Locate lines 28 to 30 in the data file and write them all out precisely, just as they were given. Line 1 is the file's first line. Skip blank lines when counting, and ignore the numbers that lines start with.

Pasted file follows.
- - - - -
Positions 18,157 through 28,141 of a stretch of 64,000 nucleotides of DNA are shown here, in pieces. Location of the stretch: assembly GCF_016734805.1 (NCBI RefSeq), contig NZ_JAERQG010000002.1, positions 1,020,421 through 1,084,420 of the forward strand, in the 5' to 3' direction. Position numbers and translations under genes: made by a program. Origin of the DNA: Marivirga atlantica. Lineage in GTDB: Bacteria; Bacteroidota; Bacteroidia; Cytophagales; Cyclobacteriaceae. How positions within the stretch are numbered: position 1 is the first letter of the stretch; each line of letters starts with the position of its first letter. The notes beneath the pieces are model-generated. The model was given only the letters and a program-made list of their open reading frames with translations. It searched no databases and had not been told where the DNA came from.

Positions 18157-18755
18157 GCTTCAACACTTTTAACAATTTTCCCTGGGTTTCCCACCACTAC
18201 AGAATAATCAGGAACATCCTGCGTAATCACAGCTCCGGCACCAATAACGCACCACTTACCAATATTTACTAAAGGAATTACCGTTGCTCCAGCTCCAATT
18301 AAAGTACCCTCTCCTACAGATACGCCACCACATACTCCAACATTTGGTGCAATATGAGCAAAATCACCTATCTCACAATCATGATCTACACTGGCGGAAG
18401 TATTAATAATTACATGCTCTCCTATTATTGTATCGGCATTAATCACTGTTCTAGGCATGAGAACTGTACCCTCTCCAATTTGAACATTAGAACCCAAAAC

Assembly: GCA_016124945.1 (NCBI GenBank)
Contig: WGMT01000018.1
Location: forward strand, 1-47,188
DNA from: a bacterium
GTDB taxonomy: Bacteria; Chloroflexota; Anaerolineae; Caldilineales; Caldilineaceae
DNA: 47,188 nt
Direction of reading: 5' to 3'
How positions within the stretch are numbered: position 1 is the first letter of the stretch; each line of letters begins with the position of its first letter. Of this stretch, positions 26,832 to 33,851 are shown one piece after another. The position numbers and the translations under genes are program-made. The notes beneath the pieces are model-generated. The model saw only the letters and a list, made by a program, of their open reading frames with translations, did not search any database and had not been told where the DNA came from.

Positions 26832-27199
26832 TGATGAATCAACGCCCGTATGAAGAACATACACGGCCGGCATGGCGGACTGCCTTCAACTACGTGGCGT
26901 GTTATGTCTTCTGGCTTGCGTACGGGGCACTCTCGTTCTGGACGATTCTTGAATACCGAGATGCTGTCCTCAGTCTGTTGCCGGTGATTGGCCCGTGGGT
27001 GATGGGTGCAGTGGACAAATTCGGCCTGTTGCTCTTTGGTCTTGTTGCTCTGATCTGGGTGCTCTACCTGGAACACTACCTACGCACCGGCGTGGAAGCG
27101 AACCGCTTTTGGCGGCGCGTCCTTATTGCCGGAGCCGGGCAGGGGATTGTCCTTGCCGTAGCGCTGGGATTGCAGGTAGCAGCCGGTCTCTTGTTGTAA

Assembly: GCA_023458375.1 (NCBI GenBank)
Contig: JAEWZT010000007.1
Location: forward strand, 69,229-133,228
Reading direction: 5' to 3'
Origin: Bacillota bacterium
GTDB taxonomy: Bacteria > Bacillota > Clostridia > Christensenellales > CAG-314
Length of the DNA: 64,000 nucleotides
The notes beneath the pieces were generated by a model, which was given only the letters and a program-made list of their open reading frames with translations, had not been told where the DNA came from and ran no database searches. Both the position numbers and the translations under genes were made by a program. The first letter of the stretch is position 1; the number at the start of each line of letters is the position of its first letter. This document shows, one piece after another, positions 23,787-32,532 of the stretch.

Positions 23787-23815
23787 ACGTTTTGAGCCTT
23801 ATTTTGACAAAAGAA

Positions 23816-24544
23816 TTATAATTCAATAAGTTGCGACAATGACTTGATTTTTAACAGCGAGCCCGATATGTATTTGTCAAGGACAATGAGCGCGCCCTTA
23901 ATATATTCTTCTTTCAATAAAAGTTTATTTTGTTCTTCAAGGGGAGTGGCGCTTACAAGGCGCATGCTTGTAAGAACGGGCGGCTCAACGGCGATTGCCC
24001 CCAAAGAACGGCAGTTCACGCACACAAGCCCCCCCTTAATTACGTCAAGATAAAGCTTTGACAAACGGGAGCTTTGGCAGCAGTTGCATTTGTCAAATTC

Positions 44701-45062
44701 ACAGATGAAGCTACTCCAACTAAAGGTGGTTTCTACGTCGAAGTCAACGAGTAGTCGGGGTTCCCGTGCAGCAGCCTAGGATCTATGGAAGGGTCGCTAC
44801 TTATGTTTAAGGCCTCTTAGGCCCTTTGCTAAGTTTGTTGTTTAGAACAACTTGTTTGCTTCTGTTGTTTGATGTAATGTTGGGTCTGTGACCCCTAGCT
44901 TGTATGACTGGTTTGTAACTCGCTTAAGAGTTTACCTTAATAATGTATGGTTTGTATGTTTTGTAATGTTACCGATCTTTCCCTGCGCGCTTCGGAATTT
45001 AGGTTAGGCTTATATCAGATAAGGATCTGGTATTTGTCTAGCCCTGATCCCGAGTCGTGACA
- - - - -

Positions 23787-23815
23787 ACGTTTTGAGCCTT
23801 ATTTTGACAAAAGAA